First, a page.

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2/20/96

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"Destiny of Man" subject of public lecture

STANFORD -- Ronald N. Bracewell - a radio astronomer who pioneered a new method for detecting planets around other suns and also developed a method for reconstructing astronomical images that was adopted for use in CAT scanners - will deliver the 15th annual Bunyan Lecture at Stanford.

The free, public lecture, "The Destiny of Man," is scheduled for 7:30 p.m. Tuesday, Feb. 27, in Terman Auditorium. The event is sponsored by Stanford's astronomy program.

The theme for Bracewell's talk is taken from the bequest that established the annual lecture series 16 years ago. James T. Bunyan, who worked at the Hoover Institution, specified that after his death his accumulated savings be used to endow lectures that "inquire into man's changing vision of the cosmos and of human destiny as revealed in the latest discoveries in the fields of astronomy and space exploration."

Bracewell will address the topic by looking at a variety of predictions of humanity's future, ranging from the optimistic to the pessimistic. "I look at it this way. We don't know where we are going, but there are a number of people who have views on it. You can make some interesting predictions if you look at the time scale of things that could happen and the sequence in which they will happen. In that way you can determine that a number of things that ought to happen never will," he said.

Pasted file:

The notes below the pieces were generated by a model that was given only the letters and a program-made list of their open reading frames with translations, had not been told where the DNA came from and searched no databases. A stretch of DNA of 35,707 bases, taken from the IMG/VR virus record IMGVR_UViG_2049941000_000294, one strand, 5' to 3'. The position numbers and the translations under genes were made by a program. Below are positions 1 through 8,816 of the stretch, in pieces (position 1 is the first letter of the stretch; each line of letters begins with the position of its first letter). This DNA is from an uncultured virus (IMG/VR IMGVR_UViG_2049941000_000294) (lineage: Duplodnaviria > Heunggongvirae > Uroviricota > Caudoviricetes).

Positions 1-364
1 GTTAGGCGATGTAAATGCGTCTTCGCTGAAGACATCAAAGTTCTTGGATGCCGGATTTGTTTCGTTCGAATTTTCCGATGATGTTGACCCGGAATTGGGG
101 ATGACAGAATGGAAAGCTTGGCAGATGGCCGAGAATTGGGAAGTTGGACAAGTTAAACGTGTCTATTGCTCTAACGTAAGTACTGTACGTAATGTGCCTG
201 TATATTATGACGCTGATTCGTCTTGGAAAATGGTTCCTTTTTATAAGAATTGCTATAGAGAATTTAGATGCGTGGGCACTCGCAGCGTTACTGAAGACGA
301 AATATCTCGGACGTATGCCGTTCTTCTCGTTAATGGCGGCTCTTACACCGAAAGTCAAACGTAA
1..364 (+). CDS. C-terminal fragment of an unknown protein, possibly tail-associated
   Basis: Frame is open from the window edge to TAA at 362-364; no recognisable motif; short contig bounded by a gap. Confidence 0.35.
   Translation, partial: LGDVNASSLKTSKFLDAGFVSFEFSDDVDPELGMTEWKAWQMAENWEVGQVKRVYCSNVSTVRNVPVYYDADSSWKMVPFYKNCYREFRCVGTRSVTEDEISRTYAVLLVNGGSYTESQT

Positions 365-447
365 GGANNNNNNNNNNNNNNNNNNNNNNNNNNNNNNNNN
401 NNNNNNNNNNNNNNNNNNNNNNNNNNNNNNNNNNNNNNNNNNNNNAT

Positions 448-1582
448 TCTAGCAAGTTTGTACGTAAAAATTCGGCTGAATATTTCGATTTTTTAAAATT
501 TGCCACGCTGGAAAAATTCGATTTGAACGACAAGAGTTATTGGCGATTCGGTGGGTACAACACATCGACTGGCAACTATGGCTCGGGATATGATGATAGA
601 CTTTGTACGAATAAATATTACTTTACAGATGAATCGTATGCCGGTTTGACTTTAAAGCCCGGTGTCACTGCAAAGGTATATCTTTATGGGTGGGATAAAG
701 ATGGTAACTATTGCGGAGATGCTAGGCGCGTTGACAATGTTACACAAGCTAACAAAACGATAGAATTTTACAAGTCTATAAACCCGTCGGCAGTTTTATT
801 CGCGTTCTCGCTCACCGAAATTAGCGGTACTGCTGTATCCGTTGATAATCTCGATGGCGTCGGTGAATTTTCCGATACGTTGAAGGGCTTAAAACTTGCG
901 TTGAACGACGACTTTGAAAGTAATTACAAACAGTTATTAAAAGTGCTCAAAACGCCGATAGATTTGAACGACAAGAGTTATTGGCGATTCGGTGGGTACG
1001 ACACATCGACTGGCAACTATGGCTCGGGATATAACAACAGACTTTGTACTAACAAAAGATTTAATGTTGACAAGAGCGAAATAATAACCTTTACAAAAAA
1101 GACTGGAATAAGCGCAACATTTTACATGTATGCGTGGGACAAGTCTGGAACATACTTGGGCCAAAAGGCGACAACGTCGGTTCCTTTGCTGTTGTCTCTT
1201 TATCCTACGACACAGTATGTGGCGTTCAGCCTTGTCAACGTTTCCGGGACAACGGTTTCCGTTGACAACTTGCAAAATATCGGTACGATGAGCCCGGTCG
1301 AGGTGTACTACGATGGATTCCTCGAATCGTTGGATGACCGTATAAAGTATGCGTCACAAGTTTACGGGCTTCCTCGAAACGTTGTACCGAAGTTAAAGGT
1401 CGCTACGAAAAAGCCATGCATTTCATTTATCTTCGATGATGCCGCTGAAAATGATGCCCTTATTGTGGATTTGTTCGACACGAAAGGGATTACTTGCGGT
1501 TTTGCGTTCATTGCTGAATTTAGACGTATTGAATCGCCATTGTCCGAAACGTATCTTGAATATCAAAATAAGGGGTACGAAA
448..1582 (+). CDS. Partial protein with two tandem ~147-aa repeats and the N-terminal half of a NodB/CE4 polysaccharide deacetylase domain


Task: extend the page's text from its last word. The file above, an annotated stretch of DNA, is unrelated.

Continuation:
Take the possibility that Earth will end by being sucked into the sun. While that will happen if nothing else intervenes, it is far more likely that the sun will explode in a nova before it swallows its planets, Bracewell said.

The topics he will cover include the probability that intelligent life exists on other planets in the galaxy; the likelihood that life originated in some other part of the galaxy and was started on Earth by space-spanning bacterial spores; and whether the universe is headed toward some form of cosmic consciousness.

Bracewell is the Lewis M. Terman Professor Emeritus of Electrical Engineering at Stanford. He is most often associated with his work in radio astronomy, although he has published in the fields of electromagnetic theory, applied mathematics and solar physics. He is the author of the popular book The Galactic Club: Intelligent Life in Outer Space.

A native of Australia, Bracewell received his doctorate from the University of Sydney. He has been elected a foreign member of the Institute of Medicine of the National Academy of Sciences and has received numerous awards for his scientific achievements.

-dfs-

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